The economic backdrop could hardly be gloomier with the IMF estimating that by the end of this year 170 countries – almost 90% of the world – will have lower per capita income. That's a reversal from January, when it predicted 160 countries would end the year with bigger economies and positive per capita income growth.
The deepening divisions are forcing difficult decisions for global business. Facebook Inc., Google and Twitter Inc. – all of which have been blocked on the mainland – are at risk of the same fate in Hong Kong.
Hours after Hong Kong announced sweeping new powers to police the internet on Monday night, those companies plus the likes of Microsoft Corp. and Zoom Video Communications Inc. suspended requests for data from the Hong Kong government. It's not yet clear how the authorities will respond to that lack of compliance with local rules.
ByteDance's TikTok, which has Chinese owners, announced it would pull its viral video app from the territory's mobile stores altogether in the coming days. HSBC Holdings Plc, which draws more than two-thirds of its pretax income from Hong Kong, slumped in Hong Kong trading on Wednesday on fears it would lose out if the administration moves ahead with any plan to punish banks in the city and destabilize the currency peg to the dollar.
The expectations are that threats and counter threats will only ratchet up further ahead of the U.S. presidential election in November, with little prospect of a near-term reset. “I don't see any immediate circuit breaker,” said Fraser Howie, author of Red Capitalism: The Fragile Financial Foundation of China's Extraordinary Rise – certainly not in the sense that there is a reset where everyone says 'weren't we all being foolish, let's get back to being friends.' I don't see that coming any time soon.”
And it's not just the world's two biggest economies being affected. India said it will ban 59 of China's largest apps after a deadly Himalayan border clash with Chinese troops that killed 20 Indian soldiers. China warned the UK it will face “consequences” if it chooses to be a “hostile partner” after reports emerged that the government was preparing to begin phasing out the use of Huawei Technologies Co. equipment in the UK's 5G telecommunications networks as soon as this year.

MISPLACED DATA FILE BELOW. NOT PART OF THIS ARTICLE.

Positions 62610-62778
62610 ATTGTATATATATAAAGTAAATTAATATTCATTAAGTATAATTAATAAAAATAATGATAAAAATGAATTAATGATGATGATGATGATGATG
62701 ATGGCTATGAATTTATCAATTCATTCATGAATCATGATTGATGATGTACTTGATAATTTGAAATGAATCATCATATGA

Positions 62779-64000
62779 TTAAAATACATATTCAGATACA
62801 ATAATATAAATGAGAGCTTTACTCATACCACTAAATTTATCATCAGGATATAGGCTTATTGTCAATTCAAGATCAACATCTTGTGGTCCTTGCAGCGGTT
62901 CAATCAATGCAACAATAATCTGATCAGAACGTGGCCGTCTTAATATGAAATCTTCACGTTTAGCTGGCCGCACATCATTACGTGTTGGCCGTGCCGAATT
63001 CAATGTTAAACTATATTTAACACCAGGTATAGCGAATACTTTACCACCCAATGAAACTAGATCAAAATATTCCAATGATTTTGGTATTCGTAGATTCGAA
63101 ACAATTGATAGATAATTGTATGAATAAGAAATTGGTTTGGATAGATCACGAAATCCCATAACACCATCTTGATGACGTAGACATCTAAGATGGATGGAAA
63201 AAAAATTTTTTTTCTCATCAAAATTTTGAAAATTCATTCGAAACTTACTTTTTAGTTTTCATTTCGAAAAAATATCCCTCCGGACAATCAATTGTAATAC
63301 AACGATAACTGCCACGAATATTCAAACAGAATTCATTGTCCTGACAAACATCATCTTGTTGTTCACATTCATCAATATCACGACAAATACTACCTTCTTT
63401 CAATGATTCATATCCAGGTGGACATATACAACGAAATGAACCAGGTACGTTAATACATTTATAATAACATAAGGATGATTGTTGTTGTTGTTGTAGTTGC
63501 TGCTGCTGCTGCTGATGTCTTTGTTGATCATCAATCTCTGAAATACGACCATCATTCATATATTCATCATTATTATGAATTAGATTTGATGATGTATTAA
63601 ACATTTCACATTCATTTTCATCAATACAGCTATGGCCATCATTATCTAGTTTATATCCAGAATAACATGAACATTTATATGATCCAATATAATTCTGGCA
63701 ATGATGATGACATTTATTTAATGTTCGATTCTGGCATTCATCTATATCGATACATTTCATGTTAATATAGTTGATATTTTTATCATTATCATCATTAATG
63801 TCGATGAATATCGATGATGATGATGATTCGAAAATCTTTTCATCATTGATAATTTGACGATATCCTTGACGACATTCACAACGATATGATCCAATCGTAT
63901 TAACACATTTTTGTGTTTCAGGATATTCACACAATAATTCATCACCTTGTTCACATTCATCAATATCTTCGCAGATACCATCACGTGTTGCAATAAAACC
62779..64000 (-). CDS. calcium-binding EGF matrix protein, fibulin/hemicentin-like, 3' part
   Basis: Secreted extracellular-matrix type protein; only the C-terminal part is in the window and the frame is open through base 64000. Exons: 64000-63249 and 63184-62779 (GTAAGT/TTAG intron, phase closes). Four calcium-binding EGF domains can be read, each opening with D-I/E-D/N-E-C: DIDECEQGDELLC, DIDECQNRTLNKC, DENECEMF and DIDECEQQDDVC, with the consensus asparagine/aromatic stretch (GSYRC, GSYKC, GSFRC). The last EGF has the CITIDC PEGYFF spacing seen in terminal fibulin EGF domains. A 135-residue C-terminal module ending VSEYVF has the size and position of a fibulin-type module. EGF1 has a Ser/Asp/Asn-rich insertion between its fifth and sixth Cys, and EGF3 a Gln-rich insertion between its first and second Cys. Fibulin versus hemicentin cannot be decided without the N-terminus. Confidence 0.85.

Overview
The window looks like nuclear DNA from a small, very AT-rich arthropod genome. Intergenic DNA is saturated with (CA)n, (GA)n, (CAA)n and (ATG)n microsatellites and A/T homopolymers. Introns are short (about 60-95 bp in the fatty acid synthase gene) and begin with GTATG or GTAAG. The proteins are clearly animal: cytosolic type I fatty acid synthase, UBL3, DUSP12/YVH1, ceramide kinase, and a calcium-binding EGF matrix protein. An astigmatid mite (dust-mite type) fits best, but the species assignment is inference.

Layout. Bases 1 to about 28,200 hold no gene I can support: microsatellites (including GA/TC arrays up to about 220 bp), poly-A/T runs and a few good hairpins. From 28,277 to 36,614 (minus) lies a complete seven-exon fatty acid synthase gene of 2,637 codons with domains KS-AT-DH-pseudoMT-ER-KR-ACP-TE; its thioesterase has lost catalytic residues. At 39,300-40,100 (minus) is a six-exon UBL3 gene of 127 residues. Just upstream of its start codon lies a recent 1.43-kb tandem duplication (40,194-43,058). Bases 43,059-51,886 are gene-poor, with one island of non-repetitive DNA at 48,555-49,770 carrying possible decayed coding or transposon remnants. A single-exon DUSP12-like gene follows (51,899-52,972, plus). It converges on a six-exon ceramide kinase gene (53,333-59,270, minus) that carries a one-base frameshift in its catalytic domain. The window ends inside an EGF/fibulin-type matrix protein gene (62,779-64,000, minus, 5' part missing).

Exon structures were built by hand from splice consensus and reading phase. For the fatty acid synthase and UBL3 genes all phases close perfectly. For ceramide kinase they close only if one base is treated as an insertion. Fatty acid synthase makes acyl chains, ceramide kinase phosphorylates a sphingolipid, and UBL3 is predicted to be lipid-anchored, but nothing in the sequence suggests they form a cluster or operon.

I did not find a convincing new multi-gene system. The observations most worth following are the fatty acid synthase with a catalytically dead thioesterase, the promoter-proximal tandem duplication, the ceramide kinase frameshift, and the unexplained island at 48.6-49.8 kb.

Since April, China has imposed crippling tariffs on Australia's barley industry, halted beef imports from four meat plants and urged its tourists and students to avoid going to the nation due to the risk of attacks from racists. The government in Canberra had earlier called for an independent inquiry into the origins of the coronavirus.
While economists say it's unlikely that the U.S. would follow through on its threat against the Hong Kong dollar, given the risk of damage to U.S. banks and companies, even the discussion of such a move is unnerving for confidence.
“It is a nuclear option, which could result in a financial crisis for Hong Kong, as well as considerable collateral damage for U.S. banks and investors,” said Kevin Lai, chief economist for Asia, excluding Japan, at Daiwa Capital Markets. “It is not impossible, but we think it is unlikely to happen.”
The idea of striking against the Hong Kong dollar peg — perhaps by limiting the ability of Hong Kong banks to buy U.S. dollars — has been raised as part of broader discussions among advisers to Secretary of State Pompeo but hasn't been elevated to the senior levels of the White House, Bloomberg News reported.
“There is a fast-evolving realignment of forces happening,” Alicia Garcia Herrero, chief Asia Pacific economist with Natixis SA, told the press. “The spiraling threat will remain with us at least until the U.S. election and, very likely, also afterwards. It is just a new paradigm,” she said.
So, we will see. Both sides appear increasingly “dug in” on this fight, with much more than economics at stake experts say. The threats and counter-threats appear both significant and real, and should be watched closely by producers as the fight continues, Washington Insider believes.